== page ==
To what extent should technology integration and innovation be included in walk-through look-fors?
One element that is starting to show-up in walk-throughs is educational technology use. The way in which the category is developed on the walk-through and the feedback given can be a critical component in helping build a common understanding of instructional practice and expectations within a learning community. Certainly, the lone use of an educational technology component on a walk-through will not provide the change in practice without additional supports, but it may be helpful when used in addition to other educational technology professional development and training within a school.
Questions that come to mind regarding including the educational technology integration component on a walk-through:
1. Should the look-fors focus on use of technology alone or the integration of technology into the instruction in the class? How would these look different on the walk-through form?
2. How should integration be included in the look-fors? Could an integration model, such as SAMR, be translated into look-fors for a walk-through?
3. To what extent should innovation be a look-for in a walk-through? If innovation in learning, transformed classroom learning, is the one of the goals in educational technology use, how could we provide feedback to teachers on a walk-through form?
“The Art and Science of Teaching: A Comprehensive Framework for Effective Instruction [Paperback].” The Art and Science of Teaching: A Comprehensive Framework for Effective Instruction: Robert J. Marzano: 9781416605713: Amazon.com: Books. N.p., n.d. Web. 02 Sept. 2013.
“Conditions of Learning (Robert Gagne).” Conditions of Learning. N.p., n.d. Web. 02 Sept. 2013.
Marzano, Robert J., Debra Pickering, and Jane E. Pollock. Classroom Instruction That Works: Research-based Strategies for Increasing Student Achievement. Alexandria, VA: Association for Supervision and Curriculum Development, 2001. Print.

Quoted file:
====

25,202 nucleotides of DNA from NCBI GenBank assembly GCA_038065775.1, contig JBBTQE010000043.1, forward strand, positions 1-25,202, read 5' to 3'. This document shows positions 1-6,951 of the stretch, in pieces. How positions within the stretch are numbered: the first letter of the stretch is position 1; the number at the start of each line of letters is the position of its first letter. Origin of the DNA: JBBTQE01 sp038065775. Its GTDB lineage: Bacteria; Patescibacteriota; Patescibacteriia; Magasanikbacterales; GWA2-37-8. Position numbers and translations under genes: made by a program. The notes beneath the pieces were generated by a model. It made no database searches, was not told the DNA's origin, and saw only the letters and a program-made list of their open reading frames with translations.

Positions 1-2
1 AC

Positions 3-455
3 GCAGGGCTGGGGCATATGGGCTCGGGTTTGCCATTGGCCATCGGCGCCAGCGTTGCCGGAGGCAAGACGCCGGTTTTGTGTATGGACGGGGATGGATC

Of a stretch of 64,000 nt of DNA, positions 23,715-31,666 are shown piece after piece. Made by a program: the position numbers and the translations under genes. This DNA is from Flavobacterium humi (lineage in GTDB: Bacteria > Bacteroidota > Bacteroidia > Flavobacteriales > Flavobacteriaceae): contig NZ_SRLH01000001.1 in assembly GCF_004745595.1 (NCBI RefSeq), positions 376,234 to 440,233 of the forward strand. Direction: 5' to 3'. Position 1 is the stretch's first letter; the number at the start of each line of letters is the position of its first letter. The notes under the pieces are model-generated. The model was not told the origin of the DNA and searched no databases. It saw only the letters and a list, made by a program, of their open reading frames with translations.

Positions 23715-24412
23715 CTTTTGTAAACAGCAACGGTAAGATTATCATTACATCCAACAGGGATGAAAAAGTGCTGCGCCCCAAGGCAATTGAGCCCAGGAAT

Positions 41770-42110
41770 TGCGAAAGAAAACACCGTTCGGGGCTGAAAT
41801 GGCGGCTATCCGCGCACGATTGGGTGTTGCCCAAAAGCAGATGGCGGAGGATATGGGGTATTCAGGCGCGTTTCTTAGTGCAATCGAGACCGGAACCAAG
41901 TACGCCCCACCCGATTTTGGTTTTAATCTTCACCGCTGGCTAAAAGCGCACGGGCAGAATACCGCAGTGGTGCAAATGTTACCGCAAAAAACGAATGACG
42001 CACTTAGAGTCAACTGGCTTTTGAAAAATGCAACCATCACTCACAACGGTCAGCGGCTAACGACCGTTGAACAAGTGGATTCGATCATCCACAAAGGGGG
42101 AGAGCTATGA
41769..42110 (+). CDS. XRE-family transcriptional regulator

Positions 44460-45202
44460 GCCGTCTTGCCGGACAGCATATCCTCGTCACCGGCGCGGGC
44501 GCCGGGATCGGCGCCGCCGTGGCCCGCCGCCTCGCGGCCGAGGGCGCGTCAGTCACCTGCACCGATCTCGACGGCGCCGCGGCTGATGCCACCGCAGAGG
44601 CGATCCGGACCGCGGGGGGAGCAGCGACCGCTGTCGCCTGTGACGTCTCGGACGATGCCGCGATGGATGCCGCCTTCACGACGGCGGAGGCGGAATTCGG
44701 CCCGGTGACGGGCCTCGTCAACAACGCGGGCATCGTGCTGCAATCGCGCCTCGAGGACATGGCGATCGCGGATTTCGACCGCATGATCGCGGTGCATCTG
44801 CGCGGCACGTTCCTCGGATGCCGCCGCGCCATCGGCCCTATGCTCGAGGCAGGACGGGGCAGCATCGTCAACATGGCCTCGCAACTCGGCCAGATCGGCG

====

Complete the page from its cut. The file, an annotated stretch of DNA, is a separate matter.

“University of Tasmania, Australia.” Mary Ann Hunter. N.p., n.d. Web. 02 Sept. 2013.
Hunter, M. (1984). Knowing, teaching and supervising. In P. Hosford (Ed.), Using what we know about teaching (pp. 169-192). Alexandria, VA: Association for Supervision and Curriculum Development.
Do you distort the grades of the students in your courses? I recall many times as a child losing interest in learning because I did not want to (and sometimes couldn’t!) jump through the hoops that my teachers required. I am a smart person (not bragging), but was not always a good student. The sad fact is that too many times teachers focus on their personal desires and requirements instead of on learning. As a teacher I have tried to learn ways to not construe my desires for student work for authentic learning by students. I am not perfect at this, but it has become something that I believe strongly.
Often I see the these “hoops” written into rubrics by teachers. Deductions in points for late work, deduction in points for behavior (talking in class or being out ones seat), and deductions for formatting or style. The problem that I have with these is that when points are deducted for such things a students grade is distorted and does not accurately reflect their learning or achievement of the learning goals for the course. Sadly, it has a dramatic effect on student motivation. My understanding and beliefs concerning the separation of academic achievement and behavior comes primarily from my reading of Stiggins and McTighe/Wiggins.
Recently I experienced this in my first graduate course with Purdue University. Here’s a brief summary of the story: